Advanced Commercial Aluminum Catamaran

Discussion in 'Multihulls' started by anthonydimare, Aug 7, 2015.

  1. Ad Hoc
    Joined: Oct 2008
    Posts: 6,168
    Likes: 399, Points: 83, Legacy Rep: 2488
    Location: Japan

    Ad Hoc Naval Architect

    I think you need to recheck the rules.
     
  2. TANSL
    Joined: Sep 2011
    Posts: 5,805
    Likes: 204, Points: 73, Legacy Rep: 300
    Location: Spain

    TANSL Senior Member

    SOLAS?, I dont think so.
    In any case, an explanation of why you consider it necessary to be very interesting and very formative.
    I sure am able to recognize my mistakes, if any.
    Thanks.
     
  3. Ad Hoc
    Joined: Oct 2008
    Posts: 6,168
    Likes: 399, Points: 83, Legacy Rep: 2488
    Location: Japan

    Ad Hoc Naval Architect

    Tansl

    It is not the matrix of boundaries to look at, it is the understanding of what SOLAS defines as "non-combustible"....i.e place the material into an oven at 750deg C and must not burn or give off vapours.

    The only way we have been able to satisfy this (remember both sides for internals) is with an A60 boundary to satisfy the time v temp requirement when exposed to 945deg. C.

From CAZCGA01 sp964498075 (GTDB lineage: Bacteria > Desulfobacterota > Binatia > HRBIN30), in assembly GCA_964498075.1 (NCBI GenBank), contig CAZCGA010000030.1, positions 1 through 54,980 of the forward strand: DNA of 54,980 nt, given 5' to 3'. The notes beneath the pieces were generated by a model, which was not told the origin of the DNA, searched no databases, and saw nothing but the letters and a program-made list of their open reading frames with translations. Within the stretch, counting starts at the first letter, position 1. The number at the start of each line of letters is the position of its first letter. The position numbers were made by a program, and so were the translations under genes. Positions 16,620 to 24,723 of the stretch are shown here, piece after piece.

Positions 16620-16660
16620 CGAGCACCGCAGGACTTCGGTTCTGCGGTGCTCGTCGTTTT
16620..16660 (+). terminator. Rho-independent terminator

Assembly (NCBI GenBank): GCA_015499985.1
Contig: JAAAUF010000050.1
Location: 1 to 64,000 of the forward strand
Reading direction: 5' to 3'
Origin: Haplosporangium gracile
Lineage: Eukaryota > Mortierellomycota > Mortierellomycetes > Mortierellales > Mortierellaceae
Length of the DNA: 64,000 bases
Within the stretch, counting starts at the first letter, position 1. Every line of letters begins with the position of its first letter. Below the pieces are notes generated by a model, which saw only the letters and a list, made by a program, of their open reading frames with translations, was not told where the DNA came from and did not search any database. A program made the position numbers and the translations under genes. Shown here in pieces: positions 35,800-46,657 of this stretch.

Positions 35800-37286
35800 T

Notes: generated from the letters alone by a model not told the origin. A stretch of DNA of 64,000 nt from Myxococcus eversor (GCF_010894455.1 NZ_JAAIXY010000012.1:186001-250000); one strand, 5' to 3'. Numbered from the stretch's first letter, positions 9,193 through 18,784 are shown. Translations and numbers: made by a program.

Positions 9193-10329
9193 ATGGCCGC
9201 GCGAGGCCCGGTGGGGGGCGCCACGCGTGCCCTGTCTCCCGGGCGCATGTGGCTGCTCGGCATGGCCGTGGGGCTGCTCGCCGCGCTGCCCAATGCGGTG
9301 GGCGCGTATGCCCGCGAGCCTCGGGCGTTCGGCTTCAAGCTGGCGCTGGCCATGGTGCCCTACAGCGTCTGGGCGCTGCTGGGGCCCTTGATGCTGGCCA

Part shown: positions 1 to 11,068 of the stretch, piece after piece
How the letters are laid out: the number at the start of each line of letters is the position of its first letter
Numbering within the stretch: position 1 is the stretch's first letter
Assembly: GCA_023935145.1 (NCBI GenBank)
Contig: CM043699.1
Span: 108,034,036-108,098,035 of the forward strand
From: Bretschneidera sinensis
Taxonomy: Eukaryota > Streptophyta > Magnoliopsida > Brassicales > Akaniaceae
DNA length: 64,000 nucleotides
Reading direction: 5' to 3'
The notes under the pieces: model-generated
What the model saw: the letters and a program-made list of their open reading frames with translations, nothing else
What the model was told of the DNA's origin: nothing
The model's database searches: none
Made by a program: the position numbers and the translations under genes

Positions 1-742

We did an half composite and half ally boat..all the composite has A60 boundaries.

    We even had to do an ally boat like this about 10years ago.
     
  4. TANSL
    Joined: Sep 2011
    Posts: 5,805
    Likes: 204, Points: 73, Legacy Rep: 300
    Location: Spain

    TANSL Senior Member

    Ad Hoc,
    You probably know that a structural element A-60 should be made of steel (among other requirements) and stand the test of fire for 60 minutes. Probably you know that there are elements type A-30 or A-0 and even "B" and "C".
    Nowhere that I know (that's why I tell you to explain) it is said that the whole hull must be A-60.
    A boat of aluminum or GRP has very difficult (impossible) to meet the "A" class fire because, as I explained above, the Class "A" means that the structure is "steel". So speaking of class "A" or "equivalent".